Jeanne Matthews is the author of the Dinah Pelerin international mysteries published by Poisoned Pen Press. Like her amateur sleuth, Jeanne was born with a serious wanderlust. Originally from Georgia, she enjoys traveling the world and learning about other cultures and customs, which she incorporates into her novels. She currently lives in Renton, Washington with her husband who is a law professor. Where the Bones Are Buried, the fifth book in the series, is in bookstores now . You can learn more about Jeanne’s books at http://www.jeannematthews.com
Anyone who has ever read a guide to good writing or listened to an author interview knows that the first and foremost principle of good writing is to murder your darlings. If a writer finds too much joy in a particularly clever turn of phrase she has coined, or an especially riveting metaphor, or an exceptionally elegant sentence, she must delete it at once, and the adverbs it rode in on. The rule is clear, if cruel. Slaughter your pretties though it pierce you to the heart.
There’s no evidence of Shakespeare’s murdered darlings, but he must have slain a few in his day. A draft exists of a John Milton poem from 1637 showing crossed-out lines and phrases with changes scribbled in the margins. Of course in the 17th and 18th Centuries, paper was expensive, manuscripts were handwritten, and type was set by hand. The occasional darling might be rubbed out and replaced, but there was no large scale structural re-ordering, no mass carnage of darlings. The idea of writing multiple drafts is a 20th Century phenomenon, a luxury made possible by the computer and modern printing technology. Today’s writers are advised to challenge and re-examine every word, sentence, and paragraph.
I’m currently at work on the umpteenth draft of an historical mystery and I have launched a search and destroy mission. There can be no pity. Cut, slash, chop, hack! It’s a massacre of the adorbs. Of course one writer’s perfect pearl is another’s rubbish. Don Roff’s solution to revising his work is to pretend somebody else wrote it and rip the living #@!$& out of it. It is in that spirit of ruthlessness that I have attacked my manuscript.
One of my first casualties was a fascinating account of the Graham cracker diet. Many people in the 19th Century believed these crackers suppressed carnal urges and freed their “inflamed brains” from unwholesome cravings and immoral desires. Much as I’d love to share this valuable dietary tip with my readers, none of my characters will admit to an inflamed brain and the information does nothing to further my plot. Cracker digression whacked.
I’m enchanted by the story of the “Feegee” mermaid, one of the 500,000 curiosities that drew crowds to Colonel Woods’ Museum in Chicago in the 1860s. Supposedly fished out of the waters near Japan, Feegee looked suspiciously like the mummified head of a monkey sewn to the back half of a fish. She nevertheless created a sensation. I put a super-cute comment about the Feegee hoax into the mouth of my protagonist. The comment elicited a question, which necessitated an explanation, which brought on a marvelously witty rejoinder. Pretty soon I had cluttered the dialogue with more detail than anyone could possibly want. Mermaid axed. Sayonara, sweetheart.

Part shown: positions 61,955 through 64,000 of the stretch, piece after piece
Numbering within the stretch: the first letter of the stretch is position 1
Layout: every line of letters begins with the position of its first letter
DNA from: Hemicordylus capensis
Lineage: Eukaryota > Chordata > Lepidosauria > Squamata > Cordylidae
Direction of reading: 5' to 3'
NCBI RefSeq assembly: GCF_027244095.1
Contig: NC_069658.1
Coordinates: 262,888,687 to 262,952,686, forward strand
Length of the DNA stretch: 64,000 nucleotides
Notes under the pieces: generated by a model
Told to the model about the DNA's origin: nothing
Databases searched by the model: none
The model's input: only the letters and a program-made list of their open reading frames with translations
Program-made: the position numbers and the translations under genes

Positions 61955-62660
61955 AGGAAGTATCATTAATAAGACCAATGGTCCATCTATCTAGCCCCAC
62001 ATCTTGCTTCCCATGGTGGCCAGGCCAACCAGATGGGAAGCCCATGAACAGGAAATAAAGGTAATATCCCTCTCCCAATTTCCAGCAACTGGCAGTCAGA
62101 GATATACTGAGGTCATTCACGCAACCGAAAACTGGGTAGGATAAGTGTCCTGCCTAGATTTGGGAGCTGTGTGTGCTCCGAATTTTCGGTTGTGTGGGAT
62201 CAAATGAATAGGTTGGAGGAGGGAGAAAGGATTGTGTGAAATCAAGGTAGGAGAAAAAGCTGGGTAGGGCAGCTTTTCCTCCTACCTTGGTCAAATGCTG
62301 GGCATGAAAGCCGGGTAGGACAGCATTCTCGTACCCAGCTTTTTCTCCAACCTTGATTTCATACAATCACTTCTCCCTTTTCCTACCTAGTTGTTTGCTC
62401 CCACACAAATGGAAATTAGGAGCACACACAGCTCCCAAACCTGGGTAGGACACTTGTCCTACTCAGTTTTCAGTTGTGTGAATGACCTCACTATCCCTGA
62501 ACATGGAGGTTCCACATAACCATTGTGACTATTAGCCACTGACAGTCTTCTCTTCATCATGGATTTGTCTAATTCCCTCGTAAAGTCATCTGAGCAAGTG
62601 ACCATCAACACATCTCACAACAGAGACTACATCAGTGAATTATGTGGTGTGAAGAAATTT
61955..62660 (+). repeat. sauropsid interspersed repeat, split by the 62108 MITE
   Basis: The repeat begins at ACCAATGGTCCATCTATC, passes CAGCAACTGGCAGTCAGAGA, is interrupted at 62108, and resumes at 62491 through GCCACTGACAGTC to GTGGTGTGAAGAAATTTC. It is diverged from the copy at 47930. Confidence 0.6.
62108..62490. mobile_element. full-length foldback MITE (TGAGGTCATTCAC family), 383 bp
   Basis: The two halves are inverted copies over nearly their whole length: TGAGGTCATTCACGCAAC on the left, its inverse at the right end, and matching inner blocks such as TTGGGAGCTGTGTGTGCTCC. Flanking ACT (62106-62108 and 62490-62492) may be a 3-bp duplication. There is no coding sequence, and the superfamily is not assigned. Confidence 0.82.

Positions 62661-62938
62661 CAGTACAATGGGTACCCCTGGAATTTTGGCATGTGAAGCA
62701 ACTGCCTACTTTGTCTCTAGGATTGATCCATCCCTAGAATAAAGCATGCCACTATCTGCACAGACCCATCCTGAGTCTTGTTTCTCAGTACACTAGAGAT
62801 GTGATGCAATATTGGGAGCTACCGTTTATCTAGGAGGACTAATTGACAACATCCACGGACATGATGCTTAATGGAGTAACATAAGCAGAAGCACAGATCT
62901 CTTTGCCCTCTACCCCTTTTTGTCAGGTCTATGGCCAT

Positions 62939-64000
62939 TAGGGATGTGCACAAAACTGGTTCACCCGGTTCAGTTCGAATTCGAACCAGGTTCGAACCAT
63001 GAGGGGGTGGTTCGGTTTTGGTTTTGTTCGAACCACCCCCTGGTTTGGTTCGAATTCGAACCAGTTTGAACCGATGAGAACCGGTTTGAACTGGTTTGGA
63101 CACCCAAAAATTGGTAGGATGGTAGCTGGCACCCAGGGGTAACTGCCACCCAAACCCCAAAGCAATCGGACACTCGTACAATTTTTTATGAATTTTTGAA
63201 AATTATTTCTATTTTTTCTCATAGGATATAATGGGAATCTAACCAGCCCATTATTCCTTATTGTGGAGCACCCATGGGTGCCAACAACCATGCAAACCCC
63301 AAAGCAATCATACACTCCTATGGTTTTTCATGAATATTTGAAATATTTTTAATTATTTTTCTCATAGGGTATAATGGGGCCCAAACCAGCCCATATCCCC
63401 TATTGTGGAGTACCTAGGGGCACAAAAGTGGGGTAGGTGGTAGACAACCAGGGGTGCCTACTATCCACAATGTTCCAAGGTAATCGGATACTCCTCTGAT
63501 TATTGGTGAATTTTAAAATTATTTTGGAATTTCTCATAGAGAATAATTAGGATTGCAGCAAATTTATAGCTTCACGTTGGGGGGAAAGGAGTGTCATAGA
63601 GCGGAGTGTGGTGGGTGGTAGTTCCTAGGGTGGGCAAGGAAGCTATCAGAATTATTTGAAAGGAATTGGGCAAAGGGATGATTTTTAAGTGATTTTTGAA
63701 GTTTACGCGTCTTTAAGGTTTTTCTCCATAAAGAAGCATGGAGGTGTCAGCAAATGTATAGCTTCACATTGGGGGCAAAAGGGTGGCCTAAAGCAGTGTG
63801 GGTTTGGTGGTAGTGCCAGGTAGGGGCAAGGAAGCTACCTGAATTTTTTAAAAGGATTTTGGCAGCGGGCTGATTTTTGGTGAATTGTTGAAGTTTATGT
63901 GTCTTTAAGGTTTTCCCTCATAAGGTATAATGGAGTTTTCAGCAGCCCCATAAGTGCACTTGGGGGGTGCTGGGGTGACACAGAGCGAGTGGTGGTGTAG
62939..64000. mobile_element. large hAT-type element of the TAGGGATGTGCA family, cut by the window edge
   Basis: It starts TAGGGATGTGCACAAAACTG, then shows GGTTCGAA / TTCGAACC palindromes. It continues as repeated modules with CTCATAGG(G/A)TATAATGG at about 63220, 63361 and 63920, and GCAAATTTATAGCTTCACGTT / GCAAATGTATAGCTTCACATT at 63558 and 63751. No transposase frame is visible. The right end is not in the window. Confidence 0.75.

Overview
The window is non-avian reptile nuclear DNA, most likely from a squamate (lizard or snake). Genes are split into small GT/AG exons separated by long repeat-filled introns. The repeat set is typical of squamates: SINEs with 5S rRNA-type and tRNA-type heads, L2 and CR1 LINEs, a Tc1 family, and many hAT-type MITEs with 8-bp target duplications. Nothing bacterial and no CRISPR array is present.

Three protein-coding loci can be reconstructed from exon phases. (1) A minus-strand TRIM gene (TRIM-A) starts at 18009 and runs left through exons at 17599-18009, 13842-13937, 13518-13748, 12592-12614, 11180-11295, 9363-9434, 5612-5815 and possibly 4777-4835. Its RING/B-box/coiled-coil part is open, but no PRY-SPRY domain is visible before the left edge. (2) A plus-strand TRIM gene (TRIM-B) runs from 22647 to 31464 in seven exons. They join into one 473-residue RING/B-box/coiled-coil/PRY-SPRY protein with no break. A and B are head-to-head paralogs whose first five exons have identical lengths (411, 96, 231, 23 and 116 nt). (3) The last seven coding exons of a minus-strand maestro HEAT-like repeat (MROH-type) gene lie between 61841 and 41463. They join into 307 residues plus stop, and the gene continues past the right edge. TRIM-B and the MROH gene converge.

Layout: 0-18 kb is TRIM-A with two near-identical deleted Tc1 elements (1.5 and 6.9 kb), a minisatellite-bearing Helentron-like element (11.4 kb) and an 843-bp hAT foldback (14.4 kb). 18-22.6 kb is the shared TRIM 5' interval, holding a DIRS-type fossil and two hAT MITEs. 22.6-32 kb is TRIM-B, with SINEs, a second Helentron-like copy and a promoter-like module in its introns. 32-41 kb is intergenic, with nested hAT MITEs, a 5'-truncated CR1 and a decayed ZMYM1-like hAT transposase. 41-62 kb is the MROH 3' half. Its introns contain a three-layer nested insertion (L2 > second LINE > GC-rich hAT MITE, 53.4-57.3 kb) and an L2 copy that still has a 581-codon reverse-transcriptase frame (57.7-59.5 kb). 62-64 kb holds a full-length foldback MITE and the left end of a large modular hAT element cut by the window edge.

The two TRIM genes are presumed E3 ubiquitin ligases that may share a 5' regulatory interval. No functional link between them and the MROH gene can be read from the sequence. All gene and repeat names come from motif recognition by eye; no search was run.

The decimation of these entertaining historical nuggets is nothing compared to the termination with extreme prejudice of some favorite words. I adore the word “crepuscular,” the way the syllables ripple and hiss, the way it just melts in the mouth. I’m also fond of the word “scumble.” But self-indulgence must be resisted. Crepuscular may be a shade decorative and it’s probably as unwise to over-scumble one’s prose as it is to over-salt one’s food. With a pang of regret, I bumped these lovelies off the page.
Internal monologues, though they reveal the profoundest and most blinding of insights, must be examined by a cold and critical eye. Does a character go on too long about her life prior to chapter 1? Does she reflect tediously upon the weather or the dress of her fellow cast members? Does she tend to ramble on about the writer’s own preoccupations and passions? Stuff a sock in it, sugarpie. Get a grip and focus on the plot or I’ll have to ice you.
Characters can’t be given a free ride. If a character is loitering about doing nothing but beautifying the scenery with his infatuating blue eyes and inconsequential doings, kiss the slacker goodbye and snuff him. To date, I’ve knocked off only one character, but he was a real honey.
Oh, well. All writing is rewriting. Nabokov claimed he had rewritten every word he ever published, often several times. Hemingway believed that anything he could eliminate strengthened his stories. Stephen King’s formula for revision is: 2nd Draft = 1st Draft – 10%. “Kill your darlings,” he says, “even if it breaks your egocentric little scribbler’s heart.”
I bury my dead in a file labeled “Edits” and console myself with the thought that someday they might be resurrected in a sequel. Come to think of it, the word “revise” means literally “to see again.” Return of the Undead. I can picture the scene – a mermaid perched upon a Graham cracker arising from a crepuscular sea under a scumbled sky.